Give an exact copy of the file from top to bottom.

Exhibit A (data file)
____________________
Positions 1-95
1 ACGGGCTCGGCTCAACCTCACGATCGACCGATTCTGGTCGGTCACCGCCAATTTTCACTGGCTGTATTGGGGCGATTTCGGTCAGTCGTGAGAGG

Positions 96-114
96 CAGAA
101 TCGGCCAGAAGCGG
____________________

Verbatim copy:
Positions 1-95
1 ACGGGCTCGGCTCAACCTCACGATCGACCGATTCTGGTCGGTCACCGCCAATTTTCACTGGCTGTATTGGGGCGATTTCGGTCAGTCGTGAGAGG

Positions 96-114
96 CAGAA
101 TCGGCCAGAAGCGG